National GIS Is for People’s Empowerment and Better Governance
National GIS of India is an innovative program within the country’s Twelfth Five Year Plan that has generated much interest. Spearheading many of its component efforts is Dr. Mukund Rao, member-secretary of the National GIS Interim Core Group and chairman of the GIS Task Force of the Karnataka Knowledge Commission. Rao has more than 32 years of experience in earth observation (EO) and GIS programs and building space activities. His unique experience—working in both government and the private sector and now in the consulting domain—brings impactful and effective practices. Over the years, he has also provided leadership to many national and international forums related to EO, GIS, and space. Recently, ArcNews had an opportunity to speak with Rao.
AN: What is National GIS?
Rao: National GIS is India’s next-generation GIS program, envisioned as critical support to the national governance and empowering its citizens—thereby extending GIS to all levels of society. In the long term, National GIS is envisioned to build national capability in GI and enable India to maintain global leadership in GI. India has vast experience in mapping and GIS—systematic mapping has been carried out for more than 200 years; remote-sensing images have been used for the past 40 years, and GIS technology has been used for almost 30 years. India has realized that the true power of GIS can only be realized when GIS is embedded within governance and taken to every citizen.
AN: What is the significance of National GIS now?
Rao: First, as a nation, we are witnessing tremendous progress, and our economy will grow significantly in the coming 5 to 10 years. With such growth, society will demand very high efficiency in governance and quality services, and the government will depend on very efficient, guaranteed methods of nation building and bringing equity in quality of life for people—doing so with transparency, speed, and compassion. Immense amounts of analytics will be called for. Support data/information systems have to be ready to use and no longer limited by the need to start getting organized. As demand on governance is becoming anticipative and futuristic, the decision process must always be a step ahead of the people’s demand. Similarly, democracy demands inclusiveness, and thus citizens must be able to participate in and judge every development option/decision or even demand specific development needs—this, too, National GIS should be able to provide. Thus, National GIS will not only improve the efficiency of governance but also enable citizens to participate in the development process.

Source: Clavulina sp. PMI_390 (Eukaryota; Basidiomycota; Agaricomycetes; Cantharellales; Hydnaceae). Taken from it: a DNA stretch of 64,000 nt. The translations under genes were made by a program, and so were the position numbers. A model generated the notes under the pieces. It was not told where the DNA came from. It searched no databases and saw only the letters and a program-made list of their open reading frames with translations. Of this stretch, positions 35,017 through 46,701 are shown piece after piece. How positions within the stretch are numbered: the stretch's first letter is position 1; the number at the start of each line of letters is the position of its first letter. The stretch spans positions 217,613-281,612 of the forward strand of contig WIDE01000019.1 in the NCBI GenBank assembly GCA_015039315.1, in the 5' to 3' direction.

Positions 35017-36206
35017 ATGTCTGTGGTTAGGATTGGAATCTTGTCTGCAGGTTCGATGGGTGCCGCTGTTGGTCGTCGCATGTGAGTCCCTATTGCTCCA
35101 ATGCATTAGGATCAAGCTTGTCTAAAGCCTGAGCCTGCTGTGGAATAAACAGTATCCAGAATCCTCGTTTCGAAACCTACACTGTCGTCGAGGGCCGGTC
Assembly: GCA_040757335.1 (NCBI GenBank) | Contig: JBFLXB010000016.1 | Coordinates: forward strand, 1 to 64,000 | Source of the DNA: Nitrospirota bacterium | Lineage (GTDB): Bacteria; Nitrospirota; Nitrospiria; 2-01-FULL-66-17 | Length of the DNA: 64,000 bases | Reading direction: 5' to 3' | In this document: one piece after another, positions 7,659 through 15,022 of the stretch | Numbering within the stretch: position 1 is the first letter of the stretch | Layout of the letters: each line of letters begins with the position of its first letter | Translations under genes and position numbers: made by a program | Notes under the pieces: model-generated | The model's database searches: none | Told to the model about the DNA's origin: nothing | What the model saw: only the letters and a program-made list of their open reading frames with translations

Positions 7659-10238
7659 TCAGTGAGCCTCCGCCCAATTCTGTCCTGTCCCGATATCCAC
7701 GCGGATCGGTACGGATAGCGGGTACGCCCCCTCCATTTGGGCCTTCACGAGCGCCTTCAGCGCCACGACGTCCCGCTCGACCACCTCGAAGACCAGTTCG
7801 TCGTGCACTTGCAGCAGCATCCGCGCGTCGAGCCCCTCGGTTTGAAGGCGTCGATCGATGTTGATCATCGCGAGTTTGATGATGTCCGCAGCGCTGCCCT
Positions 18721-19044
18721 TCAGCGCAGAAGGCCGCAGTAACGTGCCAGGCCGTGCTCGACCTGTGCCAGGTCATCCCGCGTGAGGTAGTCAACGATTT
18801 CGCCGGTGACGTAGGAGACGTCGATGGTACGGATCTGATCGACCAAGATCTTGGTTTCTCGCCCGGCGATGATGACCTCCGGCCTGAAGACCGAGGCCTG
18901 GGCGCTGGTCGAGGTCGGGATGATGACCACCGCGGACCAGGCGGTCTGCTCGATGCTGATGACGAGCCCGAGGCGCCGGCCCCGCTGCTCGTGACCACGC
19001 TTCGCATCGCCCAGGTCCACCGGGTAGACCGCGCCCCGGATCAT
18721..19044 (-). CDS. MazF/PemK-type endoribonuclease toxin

AN: How is this different from GIS in India today?
Rao: I think the key differentiator is the shift from a data generators drive to a user demand or national needs drive. Meeting what the user needs (or what the nation wants) is the supreme goal rather than providing only what is available—most times, data generators seem to be driven by what technology can offer or make available, whereas user needs require ready-to-use authoritative GIS data; therefore, a wide gap emerges between these two ends. Thus, even though the nation has a long history of surveying and mapping, years of imaging, and many years of GIS project activities, the usage of images/maps/GIS has yet to be impactful and meaningful to grassroots levels. Until such GIS-ready and user-specific data for the whole nation is easily available, how can a user or governance mechanism or citizen make the best use of GIS technology in decision making, and how can citizens be really empowered? National GIS would bridge this wide gap and ensure that GIS-ready data that is regularly updated as users require is made available.
Another differentiator is in the shift toward a mandated, organizational structure for National GIS and the shift away from just doing GIS projects—thereby critically aligning the existing multifarious remote-sensing and GIS activities to this national goal. Over the past 20–30 years, many GIS projects have been carried out by quite a few organizations—thus, while projects have been completed, these are contributing less to effective and efficient use in decision making and becoming part and parcel of good governance. We have realized that simply doing GIS projects is not leading us to this goal, and we need an organizational mandate at the national level—that way, GIS will get the responsibility and also bring accountability. To this important shift, the visualization of the Indian National GIS Organization is something critical, important, and unique.
AN: What are the challenges for National GIS?
Rao: The biggest challenge is already behind us; that is, getting the concept debated/discussed and endorsed. This has happened very efficiently, thanks to the Planning Commission’s efforts. Almost all ministries (in central and states), GIS industries, GIS academia, etc., have been consulted, and a wide range of discussions have taken place. This first round of consultations led to the vision document for National GIS (in October 2011). Even after the vision document was prepared, the Indian government has undertaken another round of in-depth consultation for programmatic and financial approvals. Now, National GIS has been marked down as a new initiative in the Twelfth Five Year Plan. As I gather, the last round of processing is in its final stage of approval by the Indian Cabinet. So, I think, now the issue is not what National GIS is or whether National GIS is required but when National GIS will become operational.